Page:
Bay Journal Op-Ed: 'Stopping Rules' Would Say When It's Time to Shift from Debating to Acting

by David Flores

June 11, 2018

This op-ed originally ran in the Bay Journal. Reprinted with permission.

Science is hard, environmental policy is complicated and regulatory science can seem endlessly confounding.

It does not have to be. Earlier this year, the Chesapeake Bay partners stepped into a time-worn trap, heeding calls from overly cautious states to wait for more refined scientific modeling of climate change impacts before taking action to eliminate pollution in the Chesapeake Bay and its tributaries. Having punted action until 2021 at the earliest, the Bay Partnership needs policies to prevent further delay. An innovative policy tool called "stopping rules" could be the answer.

Chesapeake Bay Program scientists have determined that Bay states need to eliminate an additional 9 million pounds of nitrogen pollution and 500,000 pounds of phosphorus to offset the impacts of climate change and ensure that dissolved oxygen standards can be met in the Bay by 2025.

To be clear, the stakes are much greater than dissolved oxygen levels in the middle of the Bay. Local streams and rivers throughout the watershed face increasing loads of inorganic nitrogen from climate change, which may be responsible for more frequent and intense algae blooms. 

Higher water temperatures are likely to worsen those conditions, making them even more detrimental to aquatic plants and animals.

The timing of efforts to offset those climate impacts is also critical because the negative impacts of climate change are projected to increase rapidly beyond 2025. Every dollar spent today on planning, restoration and resilience in any Bay watershed community could save several dollars in the years to come. 

The Bay partners, meanwhile, found that modeling completed last year was inadequate to support a commitment to offset a quantifiable load of nitrogen and phosphorus attributable to climate change. These concerns were voiced despite the Bay partners having had numerous opportunities to review and make improvements to the modeling over a period of many months. To cover up their timid decision, the partners committed in March to revisit the proposed climate offset in 2021 and, in the interim, improve the climate modeling, based in part on recommendations from a peer review panel. To their credit, a technical workshop to improve the modeling has been funded and is slated to occur early this fall.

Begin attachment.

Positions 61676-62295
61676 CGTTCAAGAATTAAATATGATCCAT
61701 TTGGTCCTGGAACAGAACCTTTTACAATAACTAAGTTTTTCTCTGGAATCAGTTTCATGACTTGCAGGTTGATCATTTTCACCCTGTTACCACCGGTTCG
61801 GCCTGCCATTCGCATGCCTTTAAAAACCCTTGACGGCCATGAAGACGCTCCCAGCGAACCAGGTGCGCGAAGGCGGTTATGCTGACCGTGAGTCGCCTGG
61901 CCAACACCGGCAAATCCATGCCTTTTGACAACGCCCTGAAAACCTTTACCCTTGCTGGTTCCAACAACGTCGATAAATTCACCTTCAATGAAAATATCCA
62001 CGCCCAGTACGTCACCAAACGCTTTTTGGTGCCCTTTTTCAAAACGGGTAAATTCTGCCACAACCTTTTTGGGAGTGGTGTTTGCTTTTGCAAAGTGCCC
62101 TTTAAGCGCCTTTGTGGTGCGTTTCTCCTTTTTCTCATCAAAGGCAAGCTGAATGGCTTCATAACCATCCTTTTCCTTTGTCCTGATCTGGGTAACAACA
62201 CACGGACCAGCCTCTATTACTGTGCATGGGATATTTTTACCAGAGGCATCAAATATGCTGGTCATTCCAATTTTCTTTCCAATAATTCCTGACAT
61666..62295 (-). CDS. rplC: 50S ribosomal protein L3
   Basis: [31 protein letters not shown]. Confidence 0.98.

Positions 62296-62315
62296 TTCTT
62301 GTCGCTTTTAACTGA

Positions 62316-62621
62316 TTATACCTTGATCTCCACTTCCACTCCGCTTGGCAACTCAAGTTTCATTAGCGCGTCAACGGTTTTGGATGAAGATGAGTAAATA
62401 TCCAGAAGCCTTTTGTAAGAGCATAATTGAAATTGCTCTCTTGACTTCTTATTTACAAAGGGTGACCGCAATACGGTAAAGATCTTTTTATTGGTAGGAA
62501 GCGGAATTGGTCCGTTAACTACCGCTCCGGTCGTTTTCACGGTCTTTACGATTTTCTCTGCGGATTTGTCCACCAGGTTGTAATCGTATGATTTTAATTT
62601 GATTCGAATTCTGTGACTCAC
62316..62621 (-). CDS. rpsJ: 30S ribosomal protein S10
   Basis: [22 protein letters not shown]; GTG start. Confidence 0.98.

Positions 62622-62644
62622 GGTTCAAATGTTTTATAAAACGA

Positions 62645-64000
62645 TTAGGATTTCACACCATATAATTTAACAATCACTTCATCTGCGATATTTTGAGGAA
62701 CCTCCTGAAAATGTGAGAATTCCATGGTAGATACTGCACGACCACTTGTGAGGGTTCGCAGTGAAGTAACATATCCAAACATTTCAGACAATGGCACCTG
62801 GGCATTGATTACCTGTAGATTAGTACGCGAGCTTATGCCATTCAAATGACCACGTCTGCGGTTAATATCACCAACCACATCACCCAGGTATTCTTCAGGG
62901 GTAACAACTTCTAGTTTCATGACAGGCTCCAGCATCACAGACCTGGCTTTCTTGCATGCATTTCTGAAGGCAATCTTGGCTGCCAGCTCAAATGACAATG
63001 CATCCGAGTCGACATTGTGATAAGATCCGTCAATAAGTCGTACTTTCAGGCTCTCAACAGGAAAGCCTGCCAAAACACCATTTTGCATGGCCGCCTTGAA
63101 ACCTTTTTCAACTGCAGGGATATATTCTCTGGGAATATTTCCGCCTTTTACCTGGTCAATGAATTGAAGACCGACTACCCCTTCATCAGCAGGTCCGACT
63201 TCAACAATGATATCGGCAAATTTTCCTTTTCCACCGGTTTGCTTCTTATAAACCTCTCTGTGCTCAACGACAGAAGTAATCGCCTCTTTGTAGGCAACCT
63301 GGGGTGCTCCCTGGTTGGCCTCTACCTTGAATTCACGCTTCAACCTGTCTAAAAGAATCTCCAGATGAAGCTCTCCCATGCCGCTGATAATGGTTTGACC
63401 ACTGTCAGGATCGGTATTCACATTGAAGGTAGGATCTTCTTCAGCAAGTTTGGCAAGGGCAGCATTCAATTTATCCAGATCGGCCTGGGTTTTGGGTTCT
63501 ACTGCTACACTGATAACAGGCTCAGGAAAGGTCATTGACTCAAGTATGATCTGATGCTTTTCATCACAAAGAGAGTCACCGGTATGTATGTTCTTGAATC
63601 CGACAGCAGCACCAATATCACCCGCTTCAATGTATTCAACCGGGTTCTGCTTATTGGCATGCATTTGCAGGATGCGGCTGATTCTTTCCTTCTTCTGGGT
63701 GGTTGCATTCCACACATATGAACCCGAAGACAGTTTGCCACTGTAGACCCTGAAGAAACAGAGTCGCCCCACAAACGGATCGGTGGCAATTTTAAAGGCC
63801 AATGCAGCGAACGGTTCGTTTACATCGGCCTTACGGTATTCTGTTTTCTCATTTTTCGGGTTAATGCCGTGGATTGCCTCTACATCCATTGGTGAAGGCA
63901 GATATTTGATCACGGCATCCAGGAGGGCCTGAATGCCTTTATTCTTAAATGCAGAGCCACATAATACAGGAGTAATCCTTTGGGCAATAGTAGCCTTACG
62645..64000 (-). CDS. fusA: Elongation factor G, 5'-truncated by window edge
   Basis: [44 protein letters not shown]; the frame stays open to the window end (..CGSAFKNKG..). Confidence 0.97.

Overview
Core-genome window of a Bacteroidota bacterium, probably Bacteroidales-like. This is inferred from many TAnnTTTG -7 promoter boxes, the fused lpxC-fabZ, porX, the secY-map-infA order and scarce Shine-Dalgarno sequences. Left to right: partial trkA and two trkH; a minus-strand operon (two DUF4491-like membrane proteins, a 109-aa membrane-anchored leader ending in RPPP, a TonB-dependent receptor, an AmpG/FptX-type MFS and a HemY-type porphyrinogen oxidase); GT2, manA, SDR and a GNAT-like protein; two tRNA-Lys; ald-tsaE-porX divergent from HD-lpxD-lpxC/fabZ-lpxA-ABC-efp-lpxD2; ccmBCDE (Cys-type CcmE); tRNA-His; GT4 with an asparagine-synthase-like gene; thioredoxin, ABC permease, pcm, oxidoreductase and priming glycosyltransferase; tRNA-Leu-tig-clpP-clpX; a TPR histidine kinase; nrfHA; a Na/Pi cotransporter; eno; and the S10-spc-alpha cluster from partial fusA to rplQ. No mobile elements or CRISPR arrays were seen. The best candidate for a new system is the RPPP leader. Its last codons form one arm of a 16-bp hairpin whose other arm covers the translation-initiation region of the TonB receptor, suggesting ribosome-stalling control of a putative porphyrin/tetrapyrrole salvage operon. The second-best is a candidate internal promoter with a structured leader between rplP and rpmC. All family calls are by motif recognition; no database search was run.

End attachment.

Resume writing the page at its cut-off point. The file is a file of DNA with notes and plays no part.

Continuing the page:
Close observers of the Bay cleanup plan, or Total Maximum Daily Load, will be forgiven for wondering if the partners punted the climate change issue to 2021 because of political unease about their ability to offset the additional pollution.

Maybe it was a purely scientific question. 

Regardless, how can we be certain that such political concerns will not lead to delayed action when they return to the decision in 2021? Or at the very least, how can the public identify the amount of weight that non-scientific considerations have on the decision-making process at that time?

Bay Program staff have made commendable research contributions, and the Bay partner jurisdictions' commitment to science-informed decision-making in principle and in practice have led to positive results.

Even though the process is hardly ever perfect or reliable, or the results entirely desirable, the approach has driven meaningful water quality progress. But just as the scientific process strives for an answer, so, too, should we demand that the process of Bay policymaking be improved.

So-called stopping rules are one policy innovation that the Bay partners can adopt to promote greater transparency and accountability, and they should do so before year's end. To clean up the Bay, we need the closure of scientific debates to ensure that decisions can be made and restoration can progress.

Of course, the scientific process thrives on discovery — always deeper inquiry into the intriguing questions of how ecosystems work and are impacted by change. Stopping rules help us reconcile this impasse.

A stopping rule is a set of policies that include an explicit point for closing the consideration of new research and ongoing scientific debate to make a necessary policy decision. Stopping rules recognize practical constraints such as a policy-making institution's available resources and timing, while also ensuring progress on critical protections for environmental and public health by preventing decision-makers from getting bogged down in interminable disagreement.